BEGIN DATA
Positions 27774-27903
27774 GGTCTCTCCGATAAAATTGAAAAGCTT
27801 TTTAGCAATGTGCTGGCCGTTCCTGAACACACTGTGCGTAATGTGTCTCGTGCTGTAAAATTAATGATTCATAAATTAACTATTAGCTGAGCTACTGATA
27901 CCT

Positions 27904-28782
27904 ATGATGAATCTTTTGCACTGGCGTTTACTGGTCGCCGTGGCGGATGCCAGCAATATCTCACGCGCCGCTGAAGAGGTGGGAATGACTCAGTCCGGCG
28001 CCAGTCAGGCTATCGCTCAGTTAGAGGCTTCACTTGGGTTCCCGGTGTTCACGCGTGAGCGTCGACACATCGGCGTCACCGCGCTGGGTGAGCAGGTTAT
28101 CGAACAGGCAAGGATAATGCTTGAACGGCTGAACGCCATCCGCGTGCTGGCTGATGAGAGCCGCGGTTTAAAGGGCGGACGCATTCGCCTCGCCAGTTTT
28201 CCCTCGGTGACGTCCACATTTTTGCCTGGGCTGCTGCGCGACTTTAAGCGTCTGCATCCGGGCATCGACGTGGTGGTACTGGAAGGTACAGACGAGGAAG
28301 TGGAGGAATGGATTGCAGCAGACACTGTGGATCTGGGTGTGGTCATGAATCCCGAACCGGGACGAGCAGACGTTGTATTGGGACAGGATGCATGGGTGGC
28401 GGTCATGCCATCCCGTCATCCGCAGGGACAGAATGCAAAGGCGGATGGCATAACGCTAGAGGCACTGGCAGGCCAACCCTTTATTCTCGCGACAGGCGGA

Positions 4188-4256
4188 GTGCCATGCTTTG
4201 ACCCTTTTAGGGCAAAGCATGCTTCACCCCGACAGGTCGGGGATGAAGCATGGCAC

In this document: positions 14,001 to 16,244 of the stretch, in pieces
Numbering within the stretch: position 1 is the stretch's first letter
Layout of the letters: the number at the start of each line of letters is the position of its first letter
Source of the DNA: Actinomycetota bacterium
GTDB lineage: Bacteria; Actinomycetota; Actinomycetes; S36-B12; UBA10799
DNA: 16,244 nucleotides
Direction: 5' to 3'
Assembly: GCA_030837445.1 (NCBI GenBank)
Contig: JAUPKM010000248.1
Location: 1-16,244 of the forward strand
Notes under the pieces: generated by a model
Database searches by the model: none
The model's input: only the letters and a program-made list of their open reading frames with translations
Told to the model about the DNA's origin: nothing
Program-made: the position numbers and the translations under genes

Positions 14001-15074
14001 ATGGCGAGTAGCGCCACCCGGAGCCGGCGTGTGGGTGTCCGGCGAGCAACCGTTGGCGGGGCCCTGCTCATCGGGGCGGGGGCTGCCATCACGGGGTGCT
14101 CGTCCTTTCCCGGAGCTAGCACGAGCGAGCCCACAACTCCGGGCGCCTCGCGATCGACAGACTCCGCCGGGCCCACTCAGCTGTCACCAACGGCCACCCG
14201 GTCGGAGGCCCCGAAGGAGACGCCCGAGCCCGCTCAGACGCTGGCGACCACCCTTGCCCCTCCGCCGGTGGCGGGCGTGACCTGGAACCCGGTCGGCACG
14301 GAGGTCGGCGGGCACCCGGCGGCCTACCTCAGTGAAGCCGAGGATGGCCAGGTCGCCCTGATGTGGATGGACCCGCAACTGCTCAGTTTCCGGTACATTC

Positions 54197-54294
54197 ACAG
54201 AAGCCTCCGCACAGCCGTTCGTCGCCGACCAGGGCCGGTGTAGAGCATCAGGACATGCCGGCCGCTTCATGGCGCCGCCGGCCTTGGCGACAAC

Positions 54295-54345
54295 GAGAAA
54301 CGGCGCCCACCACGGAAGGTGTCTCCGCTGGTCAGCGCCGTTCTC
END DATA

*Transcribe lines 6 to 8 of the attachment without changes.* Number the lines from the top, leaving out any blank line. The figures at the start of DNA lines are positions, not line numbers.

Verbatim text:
27904 ATGATGAATCTTTTGCACTGGCGTTTACTGGTCGCCGTGGCGGATGCCAGCAATATCTCACGCGCCGCTGAAGAGGTGGGAATGACTCAGTCCGGCG
28001 CCAGTCAGGCTATCGCTCAGTTAGAGGCTTCACTTGGGTTCCCGGTGTTCACGCGTGAGCGTCGACACATCGGCGTCACCGCGCTGGGTGAGCAGGTTAT
28101 CGAACAGGCAAGGATAATGCTTGAACGGCTGAACGCCATCCGCGTGCTGGCTGATGAGAGCCGCGGTTTAAAGGGCGGACGCATTCGCCTCGCCAGTTTT